Catholics participate in a 2018 religious procession in Poland. (Beata Zawrzel/NurPhoto via Getty Images)

While much of the global Catholic population has shifted to Latin America, Africa and Asia, the Catholic Church remains closely tied to Europe. The church is headquartered in Rome’s Vatican City (itself a European state) and a plurality of the institution’s cardinals (42%) still hail from Europe. Furthermore, Catholics are the largest religious group in many of the continent’s most populous countries, including France, Germany, Italy, Poland and Spain, according to an analysis of recent Pew Research Center surveys in 34 European countries.

Here are five facts about Catholics in Europe:

1Europe was once home to most of the world’s Catholics, but that is no longer the case. In 1910, 65% of all Catholics lived on the continent. But a century later, in 2010, the share of the world’s Catholics living in Europe dropped to 24%. Latin America now hosts more Catholics (39%) than Europe or any other region, with sizable shares also in sub-Saharan Africa (16%) and the Asia-Pacific region (12%).

2The European countries with the largest shares of Catholics are mostly located in southern and central Europe. For example, at least three-quarters of adults in Poland (87%), Italy (78%) and Portugal (77%) identify as Catholic, as well as majorities in Spain (60%) and Hungary (56%). But there are exceptions to this pattern: Ireland is 72% Catholic, and 75% of Lithuanians are Catholic. There are also sizable Catholic populations scattered throughout the rest of the continent, including in the United Kingdom and the Netherlands (19% each), as well as Ukraine (10%). (Most Ukrainian Catholics identify with the Ukrainian Greek Catholic Church, an Eastern Rite church that adheres to some traditions of Orthodox Christianity but is in full communion with the Vatican.)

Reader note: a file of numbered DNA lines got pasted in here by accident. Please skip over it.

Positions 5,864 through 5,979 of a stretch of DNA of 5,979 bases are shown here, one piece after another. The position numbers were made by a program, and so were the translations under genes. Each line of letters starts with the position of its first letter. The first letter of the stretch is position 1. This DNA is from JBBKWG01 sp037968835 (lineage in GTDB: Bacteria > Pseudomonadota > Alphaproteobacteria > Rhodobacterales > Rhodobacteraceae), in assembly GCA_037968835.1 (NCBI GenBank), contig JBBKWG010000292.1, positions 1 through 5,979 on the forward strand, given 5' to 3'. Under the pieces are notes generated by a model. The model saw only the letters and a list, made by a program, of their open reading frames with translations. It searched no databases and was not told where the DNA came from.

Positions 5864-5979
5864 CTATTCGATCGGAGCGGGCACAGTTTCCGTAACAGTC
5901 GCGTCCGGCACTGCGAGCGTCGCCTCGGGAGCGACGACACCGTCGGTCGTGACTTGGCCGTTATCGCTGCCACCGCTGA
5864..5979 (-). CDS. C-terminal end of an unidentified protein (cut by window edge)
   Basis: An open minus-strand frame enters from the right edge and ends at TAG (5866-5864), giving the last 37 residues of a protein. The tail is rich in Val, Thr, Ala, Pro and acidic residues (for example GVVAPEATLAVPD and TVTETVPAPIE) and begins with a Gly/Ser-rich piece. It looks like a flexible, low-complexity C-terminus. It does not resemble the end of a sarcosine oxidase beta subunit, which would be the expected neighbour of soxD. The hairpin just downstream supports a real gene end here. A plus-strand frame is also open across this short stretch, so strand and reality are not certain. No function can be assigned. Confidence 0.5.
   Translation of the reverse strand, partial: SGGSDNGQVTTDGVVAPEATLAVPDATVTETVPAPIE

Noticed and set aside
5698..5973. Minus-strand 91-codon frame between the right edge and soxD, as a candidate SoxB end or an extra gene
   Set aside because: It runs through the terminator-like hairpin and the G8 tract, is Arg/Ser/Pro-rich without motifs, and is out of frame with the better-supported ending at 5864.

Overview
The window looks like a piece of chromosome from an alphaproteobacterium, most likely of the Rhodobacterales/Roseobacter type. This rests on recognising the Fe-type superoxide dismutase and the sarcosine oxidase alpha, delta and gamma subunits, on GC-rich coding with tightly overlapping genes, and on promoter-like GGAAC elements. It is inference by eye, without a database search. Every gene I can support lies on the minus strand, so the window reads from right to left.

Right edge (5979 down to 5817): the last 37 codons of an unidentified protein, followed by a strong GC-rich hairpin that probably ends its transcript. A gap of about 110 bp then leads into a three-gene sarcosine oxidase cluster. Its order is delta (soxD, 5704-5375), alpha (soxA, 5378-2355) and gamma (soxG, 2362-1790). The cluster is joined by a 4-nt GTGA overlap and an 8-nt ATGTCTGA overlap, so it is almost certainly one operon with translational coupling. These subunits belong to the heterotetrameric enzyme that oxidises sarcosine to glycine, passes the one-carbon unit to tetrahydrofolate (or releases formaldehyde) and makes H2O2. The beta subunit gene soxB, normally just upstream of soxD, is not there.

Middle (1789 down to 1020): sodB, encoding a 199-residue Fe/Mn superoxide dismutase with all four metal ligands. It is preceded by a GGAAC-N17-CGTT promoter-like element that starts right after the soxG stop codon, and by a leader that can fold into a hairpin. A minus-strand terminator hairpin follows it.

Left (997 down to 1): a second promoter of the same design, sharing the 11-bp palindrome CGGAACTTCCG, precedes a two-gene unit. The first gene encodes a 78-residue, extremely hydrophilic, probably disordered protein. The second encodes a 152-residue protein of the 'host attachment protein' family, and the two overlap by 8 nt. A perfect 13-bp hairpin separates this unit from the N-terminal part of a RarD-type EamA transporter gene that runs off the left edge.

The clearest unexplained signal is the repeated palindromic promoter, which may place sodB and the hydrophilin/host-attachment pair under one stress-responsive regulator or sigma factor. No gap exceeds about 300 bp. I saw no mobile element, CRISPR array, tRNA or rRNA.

In Europe, Catholics more concentrated in central, southern parts of continent3Catholics in Central and Eastern European countries are significantly more religious than those in Western Europe. Catholics in Central and Eastern Europe are more likely to say they attend church monthly (median of 44% vs. 33%), pray daily (36% vs. 13%), consider religion very important in their lives (31% vs. 13%), and believe in God (91% vs. 80%). A majority of Catholics in Ukraine (56%) say they pray at least once a day, while roughly one-in-ten in France (9%) say the same. This East-West split among Catholics mirrors a larger regional dynamic: Overall, across the continent, people in Central and Eastern European countries, regardless of their affiliation, tend to be more religious than people in Western Europe.

4Catholics in Central and Eastern Europe tend to be more socially conservative than those in the West. In every Western European country with enough Catholics in the survey for analysis, majorities of Catholics support legal gay marriage, including overwhelming shares in the Netherlands (92%) and Belgium (83%). By contrast, most Catholics in Central and Eastern Europe oppose gay marriage, including nine-in-ten in Ukraine and Bosnia. Catholics in Central and Eastern Europe are more likely to favor legal abortion than same-sex marriage, but support for legal abortion is still substantially lower than among Catholics in Western Europe (median of 47% vs. 71%).

5Catholics in Western Europe are more accepting of Muslims than those in other European countries. At least half of Catholics in most Western European countries say they would be willing to accept a Muslim as a family member. For instance, 69% of Spanish Catholics and 57% in Switzerland say they would accept a Muslim into their family. By contrast, far fewer Catholics across Central and Eastern Europe say they would accept a Muslim as a member of their family, including 21% in Hungary and 15% in Latvia. Once again, the regional differences in Catholic attitudes toward Muslims reflect a wider East-West split in Europe.

See also: How do European countries differ in religious commitment? Use our interactive map to find out

Kelsey Jo Starr  is a research analyst focusing on religion at Pew Research Center.